Photon neutron science demonstrator

SD ID: Photon-Neutron Science Demonstrator


CONTACT: Volker Guelzow, DESY

Email: volker.guelzow(at)



The Photon Neutron Data Science Demonstrator will leverage on the photon-neutron community to improve computing facilities by creating a virtual platform for all users.

Photons and Neutrons are widely used for research in many scientific fields and they require large Research Infrastructures (RI). Research at these RIs makes use of large area detectors, multi-channel detection, and high repetition of measurements. This leads to large quantities of data and raises the need to perform data analysis in an efficient manner. Thousands of users of the RIs propose, conduct and analyze data from scientific experiments in a wide range of application domains. Access is granted after a thorough peer-review of the scientific proposals. Often, these users’ groups are small teams of scientists coming from universities and research organizations using RIs in various locations in Europe according to the specific characteristics of the beamlines; in general, more than one analytical facility is needed for the same experiment. Critical issues are data storage, sustained access to the data and an efficient data analysis ecosystem.

Download Photon Neutron Presentation by Sune Rastad BAHN (European Spallation Source)


Exploiting a community of more than 35,000 unique users (in 2011), the science demonstrator aims to enable cloud based storage and compute solutions, foster standardized data formats and allow transparent and secure remote access to scientific data. We will focus for this demonstrator on a particular data analysis framework outlined in the diagram. The crystfel framework is increasingly used at various synchrotrons and FELs to analyze date from serial (femto-second) x-ray crystallography. The nature of these experiments make a cloud-based distributed pipeline particularly appealing, since the framework can fully exploit large computational resources with tunable demands. The framework is well documented and vast amount of data are readily and openly available.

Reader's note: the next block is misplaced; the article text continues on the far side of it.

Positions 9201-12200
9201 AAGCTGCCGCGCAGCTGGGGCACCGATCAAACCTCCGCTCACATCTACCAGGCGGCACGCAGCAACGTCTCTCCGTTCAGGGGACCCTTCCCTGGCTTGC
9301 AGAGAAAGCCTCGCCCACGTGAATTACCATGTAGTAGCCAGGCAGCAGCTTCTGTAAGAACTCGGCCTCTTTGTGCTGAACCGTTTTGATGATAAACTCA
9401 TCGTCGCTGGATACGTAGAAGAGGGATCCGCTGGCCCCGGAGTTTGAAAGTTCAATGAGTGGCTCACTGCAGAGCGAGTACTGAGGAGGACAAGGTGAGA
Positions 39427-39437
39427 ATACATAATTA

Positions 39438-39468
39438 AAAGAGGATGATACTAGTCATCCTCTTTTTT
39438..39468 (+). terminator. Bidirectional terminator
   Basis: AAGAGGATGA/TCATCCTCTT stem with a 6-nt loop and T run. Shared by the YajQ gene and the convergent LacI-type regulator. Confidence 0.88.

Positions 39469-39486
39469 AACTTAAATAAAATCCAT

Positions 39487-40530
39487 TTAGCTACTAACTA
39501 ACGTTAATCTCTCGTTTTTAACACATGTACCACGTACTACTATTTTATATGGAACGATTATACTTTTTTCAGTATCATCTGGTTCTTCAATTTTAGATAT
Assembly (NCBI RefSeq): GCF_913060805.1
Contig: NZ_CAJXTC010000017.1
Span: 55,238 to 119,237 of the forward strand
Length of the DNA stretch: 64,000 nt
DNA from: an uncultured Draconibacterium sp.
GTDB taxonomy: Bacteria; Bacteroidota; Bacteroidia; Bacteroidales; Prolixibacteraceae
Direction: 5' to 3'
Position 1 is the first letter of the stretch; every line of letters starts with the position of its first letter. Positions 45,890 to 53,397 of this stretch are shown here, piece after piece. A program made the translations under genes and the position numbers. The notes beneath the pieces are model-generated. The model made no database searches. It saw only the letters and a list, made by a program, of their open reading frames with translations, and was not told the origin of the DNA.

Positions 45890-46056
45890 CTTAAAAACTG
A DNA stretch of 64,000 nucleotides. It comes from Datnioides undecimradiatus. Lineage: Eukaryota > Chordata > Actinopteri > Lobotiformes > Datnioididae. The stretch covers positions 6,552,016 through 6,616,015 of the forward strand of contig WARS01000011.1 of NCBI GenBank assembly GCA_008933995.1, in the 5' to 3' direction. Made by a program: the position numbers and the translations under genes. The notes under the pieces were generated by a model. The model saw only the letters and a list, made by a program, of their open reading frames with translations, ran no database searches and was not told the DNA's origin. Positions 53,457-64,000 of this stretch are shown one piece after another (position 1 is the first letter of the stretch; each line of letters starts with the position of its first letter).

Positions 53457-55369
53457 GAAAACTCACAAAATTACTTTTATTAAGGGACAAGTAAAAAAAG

• Exploit and improve the crystfel framework for distributed computing.
  • Provide compatible data analysis software
  • Allow transparent and secure remote access to data
  • Standardize data formats NeXus/HDF5 and annotation of data
  • Test and establish (if feasible) web-services for easy consumption and visualization of the data
  • Exploit existing authentication and authorization solutions
  • Allow long term preservation of data
  • Promote data policies in laboratories


  • Deploy and test of the software used by a large community in structural biology at Free Electron Lasers and Synchrotrons on a local OpenStack cloud platform and on local HPC clusters at DESY, Hamburg.
  • Examination of the workflow to identify and establish community specific cloud services and gain insight into technical, organizational, legal issues and interoperability requirements.
  • Several applications from the Photon and Neutron field have been containerized, deployed and partially profiled.
  • Identification of some features, which would be helpful in a further deployment, like tools and service facilitating server-less partitioning of data analysis pipelines.
  • Scale up the on-site OpenStack infrastructure due to successful proof of concept, which has greatly raised interest and visibility in the user community. This development on the hardware side is complemented by integrating new OpenStack modules into our cloud instance.


A substantial part of the applications in the Photon/Neutron science domain is “free to use for academic purposes” but subject to restrictive licensing conditions. Providing services based on such applications requires to know that the user agreed to the license’s terms and is indeed an academic user. This can of course be controlled on a per-service basis, however, it would be more convenient, manageable and scalable to provide such attributes in a federated way integrated into the EOSC ecosystem.

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